Is Nora a real artist, or more accurately, does she have the passion to be a real artist? That’s the question I found myself asking while reading Claire Messud’s The Woman Upstairs. Nora is bitter about choices that diverted her from her first career path in art; waylaid by a love affair that led her in an unexpected direction and influenced by her practical parents, she chooses a degree in education as she nears her 30s. Her choices were hers alone, although she sees herself as a victim of fate. Unlike the artist, Alice Neel with whom she feels a kinship, Nora never sacrificed a comfortable living, suffered through bad relationships and an emotional breakdown, and considered all relationships, even with her children, second to her art. Nora drifted away from men, lived on a comfortable elementary school teacher’s salary, and had no children. Her mental health, however, may be suspect, as the reader will discover. Are Nora’s safe choices at the heart of her dissatisfaction, or is she destined to make poor choices regarding her own happiness?
When Nora meets her new student’s mother, they realize a comradery that leads them to share a studio. Nora embarks on her happiest year, practicing her art and falling in love with the her studio mate, Sirena; along with Sirena’s son and, ultimately, her husband. Her association with Shahids and her indulgence in her art free in Nora a sensuality and freedom previously unknown, but Nora’s obsession with Shahids grows and eventually trumps her interest in the small, intensely precise creations that reflect her repressed character. When Nora discovers that her studio mate is a respected artist on the brink of world renown, she becomes petty and critical while still trying to hold onto her over-estimated importance in the lives of the Shahids.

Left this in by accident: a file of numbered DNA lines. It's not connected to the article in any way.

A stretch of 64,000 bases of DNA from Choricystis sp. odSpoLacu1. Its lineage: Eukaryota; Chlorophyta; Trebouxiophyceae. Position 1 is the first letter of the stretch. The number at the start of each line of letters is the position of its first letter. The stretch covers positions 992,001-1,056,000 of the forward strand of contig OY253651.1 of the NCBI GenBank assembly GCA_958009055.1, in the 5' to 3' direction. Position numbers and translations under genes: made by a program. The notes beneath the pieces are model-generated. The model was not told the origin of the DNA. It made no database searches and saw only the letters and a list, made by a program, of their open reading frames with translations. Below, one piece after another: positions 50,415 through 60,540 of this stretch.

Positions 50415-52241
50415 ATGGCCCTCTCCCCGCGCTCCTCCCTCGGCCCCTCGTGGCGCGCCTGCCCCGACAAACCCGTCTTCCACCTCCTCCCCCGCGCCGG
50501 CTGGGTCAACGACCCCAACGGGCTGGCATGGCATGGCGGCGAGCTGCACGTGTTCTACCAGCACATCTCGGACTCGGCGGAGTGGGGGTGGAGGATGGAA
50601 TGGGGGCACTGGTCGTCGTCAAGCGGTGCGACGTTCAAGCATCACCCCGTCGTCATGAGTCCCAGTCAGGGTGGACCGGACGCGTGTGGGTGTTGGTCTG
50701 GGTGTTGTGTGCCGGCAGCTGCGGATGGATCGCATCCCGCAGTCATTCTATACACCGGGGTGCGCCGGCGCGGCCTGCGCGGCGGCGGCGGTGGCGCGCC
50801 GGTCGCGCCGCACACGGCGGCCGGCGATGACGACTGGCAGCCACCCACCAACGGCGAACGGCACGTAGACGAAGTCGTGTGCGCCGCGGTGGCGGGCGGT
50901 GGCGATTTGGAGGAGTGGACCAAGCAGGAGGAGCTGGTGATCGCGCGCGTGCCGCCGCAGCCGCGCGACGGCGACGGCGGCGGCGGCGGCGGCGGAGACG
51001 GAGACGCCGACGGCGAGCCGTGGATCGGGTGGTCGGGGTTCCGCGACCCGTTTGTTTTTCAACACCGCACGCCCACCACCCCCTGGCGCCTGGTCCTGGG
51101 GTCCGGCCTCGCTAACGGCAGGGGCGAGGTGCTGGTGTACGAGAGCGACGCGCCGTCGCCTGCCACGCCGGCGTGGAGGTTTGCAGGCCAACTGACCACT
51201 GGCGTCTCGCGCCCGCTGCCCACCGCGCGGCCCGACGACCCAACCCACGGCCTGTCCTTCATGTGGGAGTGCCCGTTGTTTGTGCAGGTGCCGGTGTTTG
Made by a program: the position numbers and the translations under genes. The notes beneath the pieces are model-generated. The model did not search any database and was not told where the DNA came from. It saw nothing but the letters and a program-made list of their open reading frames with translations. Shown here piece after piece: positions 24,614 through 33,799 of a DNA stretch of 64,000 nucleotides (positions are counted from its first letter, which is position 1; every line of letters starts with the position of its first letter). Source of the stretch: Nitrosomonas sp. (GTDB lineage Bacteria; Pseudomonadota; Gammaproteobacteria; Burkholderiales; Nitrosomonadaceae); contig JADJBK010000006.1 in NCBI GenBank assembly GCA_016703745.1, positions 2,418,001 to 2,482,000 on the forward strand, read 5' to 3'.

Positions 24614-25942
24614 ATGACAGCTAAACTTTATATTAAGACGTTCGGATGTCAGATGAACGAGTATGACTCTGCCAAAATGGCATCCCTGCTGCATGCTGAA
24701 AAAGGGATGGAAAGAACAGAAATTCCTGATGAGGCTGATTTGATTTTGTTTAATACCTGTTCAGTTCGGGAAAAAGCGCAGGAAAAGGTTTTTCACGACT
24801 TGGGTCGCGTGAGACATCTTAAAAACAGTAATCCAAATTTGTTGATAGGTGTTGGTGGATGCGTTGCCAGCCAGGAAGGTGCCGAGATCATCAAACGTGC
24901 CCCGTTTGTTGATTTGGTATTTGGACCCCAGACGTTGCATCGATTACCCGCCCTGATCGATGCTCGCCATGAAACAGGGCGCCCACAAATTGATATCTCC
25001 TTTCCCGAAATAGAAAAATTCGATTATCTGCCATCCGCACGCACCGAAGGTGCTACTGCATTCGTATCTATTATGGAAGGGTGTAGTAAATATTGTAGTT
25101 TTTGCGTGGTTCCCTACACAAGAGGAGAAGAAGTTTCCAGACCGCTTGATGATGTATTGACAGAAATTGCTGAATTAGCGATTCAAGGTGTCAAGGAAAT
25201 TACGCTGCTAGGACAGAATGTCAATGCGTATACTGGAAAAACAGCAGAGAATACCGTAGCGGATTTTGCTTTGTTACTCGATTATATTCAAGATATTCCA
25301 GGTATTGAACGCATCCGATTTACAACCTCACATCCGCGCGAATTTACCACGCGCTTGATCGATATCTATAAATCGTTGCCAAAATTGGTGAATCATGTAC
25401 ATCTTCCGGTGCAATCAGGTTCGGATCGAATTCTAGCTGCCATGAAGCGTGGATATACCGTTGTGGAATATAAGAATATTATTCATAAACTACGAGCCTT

When the family returns to Paris and the opening of Sirena’s acclaimed exhibition, Nora returns to her miniature world, but not her art. She relies upon the tentative bonds of her long distance relationship with Shahids, and when she has the opportunity, she visits them in Paris where she discovers, in a shocking conclusion, the extent to which an artist may sacrifice relationships and, perhaps, decency for art.
Messud offers an examination of the compromises that women make to pursue their artistic passions. She also invites us to define what ethical restraints should be placed on friendship. Most of all, she presents a brilliant character study of a very flawed and fascinating character.